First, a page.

But the New Zealand Immigration and Protection Tribunal has rejected her bid to stay in Aotearoa, saying there was no evidence witchcraft could be used against her if she went back to her home village.
The details were laid out in a recently-released tribunal decision.
The witchdoctor’s child
The woman’s mother fell pregnant at 17 to the witchdoctor of another tribe – members of the VaRemba culture – who lived about 250km away.
When her parents found out about the pregnancy, they took her to the man’s tribe and demanded he takes care of her, as custom dictated.
But the mother was unhappy there, as he and his family were abusive to her and she was made to do chores for the man’s witchcraft practice – including slaughtering animals and accompanying young children to circumcision ceremonies.
She saw young girls with serious post-circumcision infections and other young girls being forced into marriage at a young age, the tribunal decision said.
She eventually fled back to her home village and remained there, giving birth to her child in 1992.
In February 2016, the mother heard the witchdoctor had died and decided she and her daughter should attend the funeral.
“Villagers who were gathered for the funerary events were surprised and confused to see them until one woman recognised [the mother] and introduced them to everyone.
“The gathering seemed happy to see them and there was ululating and singing.”
The pair spent the night at the village, and were told the next morning that the spirit of the woman’s father was now “upon her”. They did not think much of the comments and departed a short time later.
That same month, the daughter, then in her 20s, married a trader she had met in the capital city of Harare. By May, the pair and their son had travelled to New Zealand on false South African passports and sought refugee or protected person status.
The woman gave birth to another son in August that year, while detained in community accommodation.
Their initial appeals for refugee status pointed to political troubles for the husband, and were dismissed as not credible.
Her husband’s application has now been severed from the rest of the family’s and focuses on other factors such as debt he owes back in Zimbabwe.
Tribe: She must be the next witchdoctor
The trouble began in 2017 when members of the tribe approached the woman’s mother at her home and told her that as the witchdoctor’s eldest child, the woman must return home and take his place.
They said many people had died since his death, and that a spirit had possessed one of their members and announced the woman must be the village’s next witchdoctor.
The mother gave evidence to the tribunal by video link and telephone, saying the tribe members had visited her multiple times demanding her daughter return to the village, and at one point had become aggressive and broken her fence.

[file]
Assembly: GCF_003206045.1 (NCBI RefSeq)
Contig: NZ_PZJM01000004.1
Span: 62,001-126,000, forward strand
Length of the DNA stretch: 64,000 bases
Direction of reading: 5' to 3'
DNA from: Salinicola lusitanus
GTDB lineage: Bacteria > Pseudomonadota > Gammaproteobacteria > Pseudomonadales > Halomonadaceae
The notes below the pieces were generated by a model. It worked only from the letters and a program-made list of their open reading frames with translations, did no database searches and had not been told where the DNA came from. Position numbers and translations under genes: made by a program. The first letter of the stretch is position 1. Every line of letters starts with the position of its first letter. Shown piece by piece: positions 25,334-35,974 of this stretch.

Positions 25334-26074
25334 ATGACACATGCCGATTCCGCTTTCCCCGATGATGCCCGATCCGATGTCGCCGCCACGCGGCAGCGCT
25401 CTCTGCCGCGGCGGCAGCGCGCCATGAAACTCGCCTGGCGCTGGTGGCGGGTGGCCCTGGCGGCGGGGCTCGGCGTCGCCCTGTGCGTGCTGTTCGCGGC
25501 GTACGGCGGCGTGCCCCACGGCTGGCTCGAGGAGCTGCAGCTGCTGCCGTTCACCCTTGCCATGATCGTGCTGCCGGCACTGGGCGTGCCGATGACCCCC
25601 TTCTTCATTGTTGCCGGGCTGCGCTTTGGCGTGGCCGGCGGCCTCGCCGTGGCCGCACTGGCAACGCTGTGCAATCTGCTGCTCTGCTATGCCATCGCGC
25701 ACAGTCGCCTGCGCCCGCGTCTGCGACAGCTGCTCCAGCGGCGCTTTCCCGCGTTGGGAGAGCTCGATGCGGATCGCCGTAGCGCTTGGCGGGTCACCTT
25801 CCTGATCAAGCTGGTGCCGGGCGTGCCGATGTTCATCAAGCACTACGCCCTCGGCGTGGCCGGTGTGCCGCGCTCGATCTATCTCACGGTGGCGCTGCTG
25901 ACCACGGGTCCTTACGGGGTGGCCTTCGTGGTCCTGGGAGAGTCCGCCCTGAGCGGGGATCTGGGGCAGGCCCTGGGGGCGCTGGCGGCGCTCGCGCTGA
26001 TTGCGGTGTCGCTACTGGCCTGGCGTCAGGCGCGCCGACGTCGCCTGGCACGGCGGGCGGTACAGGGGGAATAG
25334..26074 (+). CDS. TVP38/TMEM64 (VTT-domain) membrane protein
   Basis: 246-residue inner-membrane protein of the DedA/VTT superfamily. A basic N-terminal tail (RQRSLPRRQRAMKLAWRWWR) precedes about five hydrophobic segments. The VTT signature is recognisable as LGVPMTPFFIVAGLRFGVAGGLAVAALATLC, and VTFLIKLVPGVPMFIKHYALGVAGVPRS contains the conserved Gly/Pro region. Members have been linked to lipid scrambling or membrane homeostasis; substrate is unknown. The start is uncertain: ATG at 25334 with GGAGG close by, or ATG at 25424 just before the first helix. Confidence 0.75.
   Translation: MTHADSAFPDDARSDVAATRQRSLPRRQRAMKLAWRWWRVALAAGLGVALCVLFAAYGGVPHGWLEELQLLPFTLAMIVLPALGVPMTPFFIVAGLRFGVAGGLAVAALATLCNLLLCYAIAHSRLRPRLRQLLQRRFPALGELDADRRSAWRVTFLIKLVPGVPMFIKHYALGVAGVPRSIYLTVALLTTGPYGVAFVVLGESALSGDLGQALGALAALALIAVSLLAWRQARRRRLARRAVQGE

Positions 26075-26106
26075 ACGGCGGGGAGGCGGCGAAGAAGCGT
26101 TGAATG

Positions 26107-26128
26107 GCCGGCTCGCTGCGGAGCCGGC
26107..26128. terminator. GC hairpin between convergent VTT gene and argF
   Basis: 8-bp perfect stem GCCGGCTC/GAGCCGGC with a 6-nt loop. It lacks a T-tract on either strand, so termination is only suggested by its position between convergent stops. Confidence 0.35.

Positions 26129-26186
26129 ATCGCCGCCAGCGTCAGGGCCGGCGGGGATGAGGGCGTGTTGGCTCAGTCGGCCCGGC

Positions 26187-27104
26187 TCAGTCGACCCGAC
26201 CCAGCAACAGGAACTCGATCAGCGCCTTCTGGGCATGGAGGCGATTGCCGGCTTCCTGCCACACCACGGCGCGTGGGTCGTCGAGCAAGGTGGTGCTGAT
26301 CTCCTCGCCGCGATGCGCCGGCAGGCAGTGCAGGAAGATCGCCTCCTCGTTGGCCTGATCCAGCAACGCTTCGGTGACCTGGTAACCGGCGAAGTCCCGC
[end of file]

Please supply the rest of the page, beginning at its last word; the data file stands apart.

She had not reported the incident to police because she knew the police would not involve themselves in matters related to witchcraft.
The daughter fears returning home as she believes the tribe will forcibly bring her back to the village and use sorcery to make her become the next witch doctor.
“She would be forced to abandon her Christian faith, would suffer [female genital mutilation] and would have to practise it on other women and girls. She would have to take a vow of celibacy and undergo humiliating and invasive ceremonial rituals. Her children would be forced to be circumcised,” the decision said.
She has applied for refugee or protected person status for herself and her two sons on these grounds.
The tribunal found there was “simply no scientific principle underlying any claim of the efficacy or power of sorcery”.
“Absent any testable, verifiable and falsifiable, and independent evidence of witchcraft powers which would otherwise seem to defy the laws of physics and/or chemistry, the tribunal is satisfied that claims of harm arising from acts of witchcraft do not suffice for the purposes of establishing the well-foundedness element of the refugee inquiry.”
It had not been established that the tribe would be able to use sorcery to force the woman to take up the mantle of witchdoctor, the decision said.
“She may be subjectively fearful that they can do so but the objective reality is that they cannot.”
There was also no evidence of any real risk she would suffer serious harm or that she would be physically forced into the role, the decision said.
The appeals for refugee and protected person status were dismissed.